There was no commissioning or prayer of "sending."
I held two ministry positions; I was dismissed from one, and I resigned from the other. I didn't seem to fit the mold for ministry and I didn't enjoy the administration. The amount of time I spent inside the walls of the church office was killing me. I found myself in trouble for spending too much time out of the office and in the community, neglecting significant church duties. Thus, my life as an urban missionary life began—although I didn't call it that. I called it "unemployment." Many others (and myself) also called it "ministry failure."
What came next was six years of desert.
It was hard to break out of my full-time ministry mindset. As far as I was concerned, I was no longer "in ministry." I would attend church, only to leave feeling unqualified. I wasn't clergy. I was the average churchgoer with no permission to live out a mission—or so I thought. I doubted "the call" I felt God had on my life. What was he doing with me? Had he cast me aside?
Credential renewals would come every year in the mail. Each year, receiving the letter, my reaction went from great frustration to mocking laughter. Where was the box I should check for "I just love my neighbor like an average Joe"? What was I supposed to put in the "How many times did you preach" section? How many years would they accept my "in transition" status?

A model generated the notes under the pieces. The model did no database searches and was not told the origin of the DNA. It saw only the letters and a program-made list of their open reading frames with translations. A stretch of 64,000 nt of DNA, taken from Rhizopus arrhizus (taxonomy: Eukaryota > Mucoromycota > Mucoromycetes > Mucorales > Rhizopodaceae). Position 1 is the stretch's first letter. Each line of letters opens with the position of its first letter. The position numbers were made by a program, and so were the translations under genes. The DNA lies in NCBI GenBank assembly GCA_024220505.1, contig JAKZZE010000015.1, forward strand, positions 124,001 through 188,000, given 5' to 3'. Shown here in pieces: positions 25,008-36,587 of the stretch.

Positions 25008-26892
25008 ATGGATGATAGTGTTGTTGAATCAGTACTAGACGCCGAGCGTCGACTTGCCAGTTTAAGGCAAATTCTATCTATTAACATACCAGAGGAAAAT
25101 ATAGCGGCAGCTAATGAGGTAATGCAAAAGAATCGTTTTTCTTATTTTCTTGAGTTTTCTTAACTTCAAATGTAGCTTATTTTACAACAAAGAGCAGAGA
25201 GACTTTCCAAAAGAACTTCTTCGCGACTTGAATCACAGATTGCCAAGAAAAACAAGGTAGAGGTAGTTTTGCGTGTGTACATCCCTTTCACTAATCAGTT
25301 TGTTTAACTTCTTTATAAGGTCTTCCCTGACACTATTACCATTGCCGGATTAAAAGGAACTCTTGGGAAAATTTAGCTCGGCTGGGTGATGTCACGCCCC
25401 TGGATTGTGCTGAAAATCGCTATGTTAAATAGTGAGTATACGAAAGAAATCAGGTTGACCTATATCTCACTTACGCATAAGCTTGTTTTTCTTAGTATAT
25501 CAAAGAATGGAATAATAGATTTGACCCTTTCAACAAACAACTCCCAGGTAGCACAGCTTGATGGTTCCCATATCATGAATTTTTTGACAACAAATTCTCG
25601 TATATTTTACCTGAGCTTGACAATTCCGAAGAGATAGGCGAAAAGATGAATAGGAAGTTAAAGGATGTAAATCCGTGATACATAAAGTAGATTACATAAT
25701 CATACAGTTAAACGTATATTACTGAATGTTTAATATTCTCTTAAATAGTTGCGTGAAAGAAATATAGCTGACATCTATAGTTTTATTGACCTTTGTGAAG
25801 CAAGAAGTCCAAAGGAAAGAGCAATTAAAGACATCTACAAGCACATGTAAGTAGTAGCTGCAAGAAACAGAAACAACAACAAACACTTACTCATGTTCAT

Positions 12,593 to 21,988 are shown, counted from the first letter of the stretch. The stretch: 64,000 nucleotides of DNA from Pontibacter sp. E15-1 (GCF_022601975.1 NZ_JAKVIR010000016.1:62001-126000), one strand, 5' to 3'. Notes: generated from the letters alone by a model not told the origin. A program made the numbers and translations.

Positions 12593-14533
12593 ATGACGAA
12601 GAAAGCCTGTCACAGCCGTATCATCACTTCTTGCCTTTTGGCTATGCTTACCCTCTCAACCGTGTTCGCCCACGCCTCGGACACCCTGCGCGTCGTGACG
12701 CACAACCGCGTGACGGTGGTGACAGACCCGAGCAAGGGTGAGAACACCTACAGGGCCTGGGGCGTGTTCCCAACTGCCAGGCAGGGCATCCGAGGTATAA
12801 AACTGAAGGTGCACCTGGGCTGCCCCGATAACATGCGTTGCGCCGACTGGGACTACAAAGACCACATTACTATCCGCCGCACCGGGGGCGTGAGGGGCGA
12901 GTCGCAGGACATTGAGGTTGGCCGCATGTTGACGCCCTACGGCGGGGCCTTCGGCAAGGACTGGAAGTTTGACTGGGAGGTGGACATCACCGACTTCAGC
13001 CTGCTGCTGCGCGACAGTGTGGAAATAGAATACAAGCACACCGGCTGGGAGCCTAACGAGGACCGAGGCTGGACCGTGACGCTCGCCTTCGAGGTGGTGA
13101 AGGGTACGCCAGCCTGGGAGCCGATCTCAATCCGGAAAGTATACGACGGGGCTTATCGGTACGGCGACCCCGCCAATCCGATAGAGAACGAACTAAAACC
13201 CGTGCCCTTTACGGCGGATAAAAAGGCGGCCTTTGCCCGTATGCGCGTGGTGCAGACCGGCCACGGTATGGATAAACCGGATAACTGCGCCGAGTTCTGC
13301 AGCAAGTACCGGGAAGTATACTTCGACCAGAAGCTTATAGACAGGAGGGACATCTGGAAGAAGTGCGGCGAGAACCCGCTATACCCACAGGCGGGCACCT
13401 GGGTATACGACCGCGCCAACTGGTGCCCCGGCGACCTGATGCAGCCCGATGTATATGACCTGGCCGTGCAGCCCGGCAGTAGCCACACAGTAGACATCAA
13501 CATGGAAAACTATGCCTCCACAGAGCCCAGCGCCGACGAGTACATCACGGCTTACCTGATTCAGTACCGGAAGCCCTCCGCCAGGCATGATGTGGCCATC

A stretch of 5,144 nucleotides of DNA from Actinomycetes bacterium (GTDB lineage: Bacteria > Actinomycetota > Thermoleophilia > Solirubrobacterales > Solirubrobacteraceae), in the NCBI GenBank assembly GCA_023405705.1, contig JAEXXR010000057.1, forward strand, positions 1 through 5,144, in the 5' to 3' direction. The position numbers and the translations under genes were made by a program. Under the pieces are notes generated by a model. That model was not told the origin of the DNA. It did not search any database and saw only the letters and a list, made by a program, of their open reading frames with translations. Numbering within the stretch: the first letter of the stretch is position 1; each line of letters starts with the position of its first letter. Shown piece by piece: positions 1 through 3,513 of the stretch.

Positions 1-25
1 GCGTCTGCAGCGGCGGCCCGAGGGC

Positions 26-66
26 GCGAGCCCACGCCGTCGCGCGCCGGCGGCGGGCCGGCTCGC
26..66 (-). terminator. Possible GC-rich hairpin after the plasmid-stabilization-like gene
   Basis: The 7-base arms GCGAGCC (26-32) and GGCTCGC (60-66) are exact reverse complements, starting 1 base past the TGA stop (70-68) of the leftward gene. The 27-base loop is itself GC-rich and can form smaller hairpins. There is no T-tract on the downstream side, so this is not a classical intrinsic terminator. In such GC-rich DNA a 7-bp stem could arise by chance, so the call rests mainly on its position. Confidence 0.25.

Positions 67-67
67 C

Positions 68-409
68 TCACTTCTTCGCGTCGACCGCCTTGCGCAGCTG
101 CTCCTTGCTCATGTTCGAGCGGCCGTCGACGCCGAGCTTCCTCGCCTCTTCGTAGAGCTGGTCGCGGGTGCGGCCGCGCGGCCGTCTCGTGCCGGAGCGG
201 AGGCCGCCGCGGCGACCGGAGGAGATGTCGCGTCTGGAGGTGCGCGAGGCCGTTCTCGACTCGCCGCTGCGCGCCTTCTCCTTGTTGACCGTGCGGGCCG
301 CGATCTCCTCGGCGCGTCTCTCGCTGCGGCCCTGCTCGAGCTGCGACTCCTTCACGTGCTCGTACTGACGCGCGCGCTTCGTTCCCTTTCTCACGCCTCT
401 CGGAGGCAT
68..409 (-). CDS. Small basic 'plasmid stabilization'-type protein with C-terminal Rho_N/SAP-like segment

Money became a source of anxiety. When your only education is Bible College and you're not "in ministry," what are you qualified to do? You don't get paid for loving your neighbor, volunteering in the community, or helping out at church.
Then the Concept Hit Me
One day I read a blog post by David Fitch about urban missionaries. He suggested that churches invest in planting "people" in communities, not just planting new churches. This caught my attention. I had moved from Vancouver to a low-income community in Calgary, where I grew up. Could it be that God had planted me in my community on purpose? Could I possibly do ministry without ordination? What would this look like?
I started living as a missionary would in another land. Every day I prayed for God to send me to the broken. It wasn't long before I was overwhelmed with the brokenness around me.
Poverty reduction and awareness has now become one of my greatest passions. I have the honor of working with many great organizations in our city, such as an organization where I deliver baby items to moms in need, and one of our homeless shelters, where my sons and I serve lunch once a month. It was easy to get involved. I just researched poverty in my city, made a few phone calls, and found that organizations were more than happy to inform me of the issues and have me volunteer. I also got involved with our mayor's initiative to reduce poverty when I produced a dance show in our city, raising awareness about poverty and breaking down the typical stereotypes associated with poverty. I was asked to be an ambassador to lead discussions creating strategies on poverty reduction around our city.